5 Tips to Upgrade Your Laundry Room

With larger families than average Americans laundry can be a major chore for many of us Latinas.  And these days, many of us are expecting more and more out of our laundry room.  In the past, homeowners were satisfied with simply having a washer, dryer and utility sink relegated to some dark corner of their basement. While this is certainly several steps above using a washboard and metal tub like many of our Abuelitas had to do, nowadays people are looking for a more enjoyable, satisfying and convenient clothes-cleaning experience.

No matter where your utility room is, here are five tips to help you update your laundry-doing space.


Choose bright, cheery paint and tile colors for walls, floors and cabinets. If you have recessed shelving, paint the back wall with a pop of color to accent accessories kept on display. Instead of keeping laundry soap in its original box or bottle, empty the detergent into a decorative glass jar and keep it on display next to containers filled with brushes, ink pens and colorful rags.


Though they tend to cost more, front-loading washers use nearly 40 percent less water than top-loading washers, according to ConsumerEnergyCenter.org. Using a horizontal drum partially filled with water, these washers tend to be more gentle on clothes than a traditional washing machine. They also boast a faster spin cycle, which cuts drying time and uses less energy. Another benefit is that you can cover the tops of front-loading washers and dryers with countertops, maximizing every available space.


Some of the main laundry room issues people complain about aren’t having enough counter and storage space and inadequate lighting. First, move everything that doesn’t associate with doing the laundry into the attic, garage, a SmartStop self-storage unit or even reconsider if you even need it. If not, donate or throw it away. Then begin installing more counter space and a movable or stationary island for folding and sorting clothes. Cabinets, shelves and rods above your washer and dryer can serve a dual purpose. Not only are they functional, but they force you to display what you use — helping you cut down on clutter.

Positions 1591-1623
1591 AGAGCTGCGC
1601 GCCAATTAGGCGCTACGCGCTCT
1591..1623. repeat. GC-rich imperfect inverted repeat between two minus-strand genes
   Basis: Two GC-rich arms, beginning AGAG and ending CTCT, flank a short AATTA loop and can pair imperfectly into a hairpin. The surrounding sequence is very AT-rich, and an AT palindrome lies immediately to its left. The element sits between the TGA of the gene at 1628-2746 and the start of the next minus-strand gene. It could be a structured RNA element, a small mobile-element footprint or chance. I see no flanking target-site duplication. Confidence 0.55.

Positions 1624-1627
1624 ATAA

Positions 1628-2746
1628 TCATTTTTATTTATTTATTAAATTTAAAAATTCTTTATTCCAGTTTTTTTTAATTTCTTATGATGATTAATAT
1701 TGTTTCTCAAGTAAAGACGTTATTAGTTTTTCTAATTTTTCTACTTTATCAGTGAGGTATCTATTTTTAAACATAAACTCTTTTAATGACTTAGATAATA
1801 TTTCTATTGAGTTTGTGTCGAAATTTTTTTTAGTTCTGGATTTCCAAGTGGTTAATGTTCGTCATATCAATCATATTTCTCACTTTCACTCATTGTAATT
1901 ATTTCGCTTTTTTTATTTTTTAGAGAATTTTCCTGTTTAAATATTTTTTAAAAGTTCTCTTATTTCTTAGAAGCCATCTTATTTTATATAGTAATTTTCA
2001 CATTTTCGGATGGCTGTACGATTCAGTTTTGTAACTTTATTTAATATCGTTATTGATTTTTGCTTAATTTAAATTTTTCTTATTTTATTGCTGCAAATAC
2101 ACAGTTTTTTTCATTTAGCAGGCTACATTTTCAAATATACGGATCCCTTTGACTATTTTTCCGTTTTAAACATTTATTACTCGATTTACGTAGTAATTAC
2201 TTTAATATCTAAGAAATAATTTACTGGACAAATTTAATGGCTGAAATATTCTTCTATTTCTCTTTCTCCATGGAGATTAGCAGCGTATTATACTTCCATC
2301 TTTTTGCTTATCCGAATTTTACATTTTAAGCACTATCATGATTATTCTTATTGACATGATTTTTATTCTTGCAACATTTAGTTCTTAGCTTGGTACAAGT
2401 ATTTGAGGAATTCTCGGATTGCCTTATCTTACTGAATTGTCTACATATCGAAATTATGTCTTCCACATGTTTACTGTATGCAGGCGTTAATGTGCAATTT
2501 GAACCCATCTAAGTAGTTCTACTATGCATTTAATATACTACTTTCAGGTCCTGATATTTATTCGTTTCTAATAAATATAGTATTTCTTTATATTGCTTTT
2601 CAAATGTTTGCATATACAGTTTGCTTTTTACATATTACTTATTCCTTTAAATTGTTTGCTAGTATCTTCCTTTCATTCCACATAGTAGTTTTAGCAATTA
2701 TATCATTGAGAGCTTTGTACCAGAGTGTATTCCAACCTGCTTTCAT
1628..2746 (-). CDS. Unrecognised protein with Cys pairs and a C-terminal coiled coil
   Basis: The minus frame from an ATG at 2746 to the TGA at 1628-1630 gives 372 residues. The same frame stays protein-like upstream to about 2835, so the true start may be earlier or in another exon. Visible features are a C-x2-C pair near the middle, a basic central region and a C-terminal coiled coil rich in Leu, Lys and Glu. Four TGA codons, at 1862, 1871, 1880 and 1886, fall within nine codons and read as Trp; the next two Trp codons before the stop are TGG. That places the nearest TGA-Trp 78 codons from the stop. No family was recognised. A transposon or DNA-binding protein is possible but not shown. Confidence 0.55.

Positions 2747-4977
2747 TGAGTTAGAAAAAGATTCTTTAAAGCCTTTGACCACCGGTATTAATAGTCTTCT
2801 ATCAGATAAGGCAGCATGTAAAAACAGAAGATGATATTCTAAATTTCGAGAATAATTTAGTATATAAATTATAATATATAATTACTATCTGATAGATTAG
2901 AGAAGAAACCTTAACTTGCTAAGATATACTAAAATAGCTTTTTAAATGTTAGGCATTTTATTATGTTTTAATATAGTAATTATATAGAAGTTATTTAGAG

Keep it Safe

Washer leaks and malfunctions are one of the leading causes of floods in the home, and dryers cause an alarming number of fires. As you remodel, here are some tips for making your laundry room the safest it can be:

  • Use steel washer hoses that are braided for durability (instead of rubber ones)
  • Seal any metal dryer pipes with foil tape instead of using flexible plastic hoses (plastic hoses can be fire hazards)
  • If possible, use a washer box recessed into the wall so valves will be accessible and hoses aren’t squashed behind the machine and prone to damage
  • Installing a washing machine drain pan can help protect your floor from water

Little Extras

Avoid having to collect laundry and carry it all downstairs by installing a laundry chute. If you have a clear path from upper floors and there’s no plumbing, wiring or duct work in the way, you can run a chute from the upstairs hallway or bathroom right down into the laundry room. In older homes, you can even convert an old dumbwaiter into a laundry chute. As a bonus, install an extra shower stall — the necessary plumbing is already there. Especially great for wet, muddy days and washing the dog, a utility shower, will quickly become more than a convenience.

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